30. It seems like many of the people in Isaiah’s day simply hardened their hearts instead of listening to Isaiah. Does God sometimes “harden” people’s hearts as well as encouraging them? How do we understand these words about Pharaoh?
Exodus 9:34-10:2: 34 But when Pharaoh saw that the rain and the hail and the thunder had ceased, he sinned once more and hardened his heart, he and his officials. 35 So the heart of Pharaoh was hardened, and he would not let the Israelites go, just as the Lord had spoken through Moses.
10:1 Then the Lord said to Moses, “Go to Pharaoh; for I have hardened his heart and the heart of his officials, in order that I may show these signs of mine among them, 2 and that you may tell your children and grandchildren how I have made fools of the Egyptians and what signs I have done among them–so that you may know that I am the Lord.”—The Holy Bible: New Revised Standard Version.* (1989). (Exodus 9:34–10:2). Nashville: Thomas Nelson Publishers.†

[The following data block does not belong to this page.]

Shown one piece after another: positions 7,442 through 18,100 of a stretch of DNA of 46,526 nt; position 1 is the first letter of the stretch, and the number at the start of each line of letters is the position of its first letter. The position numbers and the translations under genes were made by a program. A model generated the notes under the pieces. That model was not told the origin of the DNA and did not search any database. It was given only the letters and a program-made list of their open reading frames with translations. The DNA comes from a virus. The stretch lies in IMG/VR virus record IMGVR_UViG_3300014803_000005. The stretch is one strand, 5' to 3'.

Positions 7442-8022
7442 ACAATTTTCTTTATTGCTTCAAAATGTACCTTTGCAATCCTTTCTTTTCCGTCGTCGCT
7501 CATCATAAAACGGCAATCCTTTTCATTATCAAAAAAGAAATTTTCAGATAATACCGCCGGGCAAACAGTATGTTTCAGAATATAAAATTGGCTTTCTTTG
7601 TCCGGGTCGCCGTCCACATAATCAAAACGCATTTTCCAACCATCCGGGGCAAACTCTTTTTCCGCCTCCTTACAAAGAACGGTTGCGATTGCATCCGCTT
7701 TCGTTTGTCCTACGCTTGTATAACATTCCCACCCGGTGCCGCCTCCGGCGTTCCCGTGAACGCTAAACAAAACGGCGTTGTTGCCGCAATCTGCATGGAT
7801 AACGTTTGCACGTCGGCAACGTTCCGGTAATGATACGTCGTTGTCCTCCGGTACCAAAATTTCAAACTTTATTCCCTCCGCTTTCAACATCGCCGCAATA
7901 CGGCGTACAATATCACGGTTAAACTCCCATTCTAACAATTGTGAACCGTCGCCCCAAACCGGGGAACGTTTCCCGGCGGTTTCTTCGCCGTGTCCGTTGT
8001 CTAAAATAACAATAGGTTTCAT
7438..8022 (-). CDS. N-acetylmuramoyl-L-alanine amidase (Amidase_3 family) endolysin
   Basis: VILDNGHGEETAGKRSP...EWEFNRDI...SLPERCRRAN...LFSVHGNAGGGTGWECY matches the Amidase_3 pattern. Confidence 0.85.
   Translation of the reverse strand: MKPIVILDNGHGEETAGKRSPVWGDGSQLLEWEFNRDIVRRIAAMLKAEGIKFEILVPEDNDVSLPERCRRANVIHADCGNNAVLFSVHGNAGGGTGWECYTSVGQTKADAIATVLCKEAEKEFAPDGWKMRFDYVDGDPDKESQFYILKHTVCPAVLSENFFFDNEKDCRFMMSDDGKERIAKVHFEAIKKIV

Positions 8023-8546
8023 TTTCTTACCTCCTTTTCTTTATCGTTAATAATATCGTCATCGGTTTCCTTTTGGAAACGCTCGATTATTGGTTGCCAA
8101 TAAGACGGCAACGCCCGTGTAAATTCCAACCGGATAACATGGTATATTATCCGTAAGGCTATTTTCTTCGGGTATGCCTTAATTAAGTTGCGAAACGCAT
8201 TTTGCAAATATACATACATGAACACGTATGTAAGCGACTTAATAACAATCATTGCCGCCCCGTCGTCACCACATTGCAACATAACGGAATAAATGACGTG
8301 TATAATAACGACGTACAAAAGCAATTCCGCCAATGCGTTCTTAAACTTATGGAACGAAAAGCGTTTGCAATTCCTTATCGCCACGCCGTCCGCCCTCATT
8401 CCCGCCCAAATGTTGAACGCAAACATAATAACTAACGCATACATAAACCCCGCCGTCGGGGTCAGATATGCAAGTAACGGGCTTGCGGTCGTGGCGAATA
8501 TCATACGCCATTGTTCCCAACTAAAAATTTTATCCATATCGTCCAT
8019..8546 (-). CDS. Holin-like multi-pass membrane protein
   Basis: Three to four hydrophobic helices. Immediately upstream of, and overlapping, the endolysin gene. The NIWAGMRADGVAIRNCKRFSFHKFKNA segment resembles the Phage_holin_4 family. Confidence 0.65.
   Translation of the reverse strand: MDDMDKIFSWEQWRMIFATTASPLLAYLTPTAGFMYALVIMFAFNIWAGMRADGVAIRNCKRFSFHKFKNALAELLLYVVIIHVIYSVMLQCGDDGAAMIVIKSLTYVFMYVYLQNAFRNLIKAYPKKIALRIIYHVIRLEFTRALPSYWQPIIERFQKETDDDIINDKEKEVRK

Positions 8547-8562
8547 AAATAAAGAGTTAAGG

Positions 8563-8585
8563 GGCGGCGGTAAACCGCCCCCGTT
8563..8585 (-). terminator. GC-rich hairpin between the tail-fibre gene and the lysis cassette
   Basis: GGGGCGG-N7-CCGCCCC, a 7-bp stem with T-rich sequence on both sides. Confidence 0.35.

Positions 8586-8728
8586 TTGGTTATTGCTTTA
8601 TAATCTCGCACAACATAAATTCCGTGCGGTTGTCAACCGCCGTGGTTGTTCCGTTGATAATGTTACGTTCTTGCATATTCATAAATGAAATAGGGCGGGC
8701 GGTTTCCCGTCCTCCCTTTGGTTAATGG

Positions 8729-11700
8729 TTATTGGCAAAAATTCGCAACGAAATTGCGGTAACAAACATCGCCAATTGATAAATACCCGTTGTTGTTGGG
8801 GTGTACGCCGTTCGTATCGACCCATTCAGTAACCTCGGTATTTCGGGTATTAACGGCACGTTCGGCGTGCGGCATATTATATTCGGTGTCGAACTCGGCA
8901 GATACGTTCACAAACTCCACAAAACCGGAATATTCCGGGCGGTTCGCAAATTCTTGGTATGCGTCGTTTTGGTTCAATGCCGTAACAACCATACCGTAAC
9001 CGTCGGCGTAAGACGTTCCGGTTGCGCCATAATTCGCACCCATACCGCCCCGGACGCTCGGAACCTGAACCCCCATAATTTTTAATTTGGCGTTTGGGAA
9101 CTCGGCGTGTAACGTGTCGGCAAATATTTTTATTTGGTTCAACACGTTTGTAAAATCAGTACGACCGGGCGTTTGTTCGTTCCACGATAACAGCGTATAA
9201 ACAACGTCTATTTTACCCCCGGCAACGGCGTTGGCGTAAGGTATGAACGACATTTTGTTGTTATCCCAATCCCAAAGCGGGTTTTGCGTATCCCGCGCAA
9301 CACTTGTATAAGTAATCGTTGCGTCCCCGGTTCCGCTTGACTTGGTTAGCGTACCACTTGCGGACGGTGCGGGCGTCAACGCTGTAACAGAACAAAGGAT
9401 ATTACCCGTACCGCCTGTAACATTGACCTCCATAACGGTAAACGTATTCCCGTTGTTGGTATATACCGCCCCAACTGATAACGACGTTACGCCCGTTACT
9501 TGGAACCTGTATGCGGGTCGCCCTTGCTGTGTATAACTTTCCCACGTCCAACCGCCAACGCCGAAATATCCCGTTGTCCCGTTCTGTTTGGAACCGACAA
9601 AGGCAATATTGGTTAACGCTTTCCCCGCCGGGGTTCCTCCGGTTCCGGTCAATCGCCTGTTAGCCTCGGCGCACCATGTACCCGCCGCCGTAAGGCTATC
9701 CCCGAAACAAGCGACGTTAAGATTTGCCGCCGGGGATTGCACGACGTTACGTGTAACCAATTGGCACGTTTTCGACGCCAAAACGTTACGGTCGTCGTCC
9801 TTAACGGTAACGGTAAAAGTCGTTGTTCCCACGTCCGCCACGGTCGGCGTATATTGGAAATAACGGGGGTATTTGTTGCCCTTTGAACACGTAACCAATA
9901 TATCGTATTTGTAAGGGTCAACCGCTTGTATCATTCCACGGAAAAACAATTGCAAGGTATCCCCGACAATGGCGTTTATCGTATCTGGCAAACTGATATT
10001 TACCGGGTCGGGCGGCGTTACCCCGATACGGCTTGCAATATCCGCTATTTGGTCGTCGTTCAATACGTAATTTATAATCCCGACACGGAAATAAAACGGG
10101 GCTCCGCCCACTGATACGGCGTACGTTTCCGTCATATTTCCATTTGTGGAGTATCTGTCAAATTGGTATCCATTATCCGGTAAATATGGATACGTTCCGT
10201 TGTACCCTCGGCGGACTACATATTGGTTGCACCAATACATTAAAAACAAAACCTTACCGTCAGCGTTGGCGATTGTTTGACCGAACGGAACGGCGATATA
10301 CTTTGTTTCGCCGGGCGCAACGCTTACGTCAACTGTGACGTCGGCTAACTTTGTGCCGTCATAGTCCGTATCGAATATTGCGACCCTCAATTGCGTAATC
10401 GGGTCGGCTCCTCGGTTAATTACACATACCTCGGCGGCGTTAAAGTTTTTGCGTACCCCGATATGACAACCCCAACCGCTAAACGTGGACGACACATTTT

31. Clearly, Pharaoh chose to exercise his freedom to rebel against God. Notice that in these verses it says: “Pharaoh ... hardened his heart.... The heart of Pharaoh was hardened…. I [God] have hardened his heart and the heart of his officials.” (Exodus 9:34-10:1, NRSV*‡) So, who was doing what? In Pharaoh’s case, God sent the plagues; each time Pharaoh responded in greater and greater rebellion.
32. Does God ever send us messages to which we must respond in one way or another?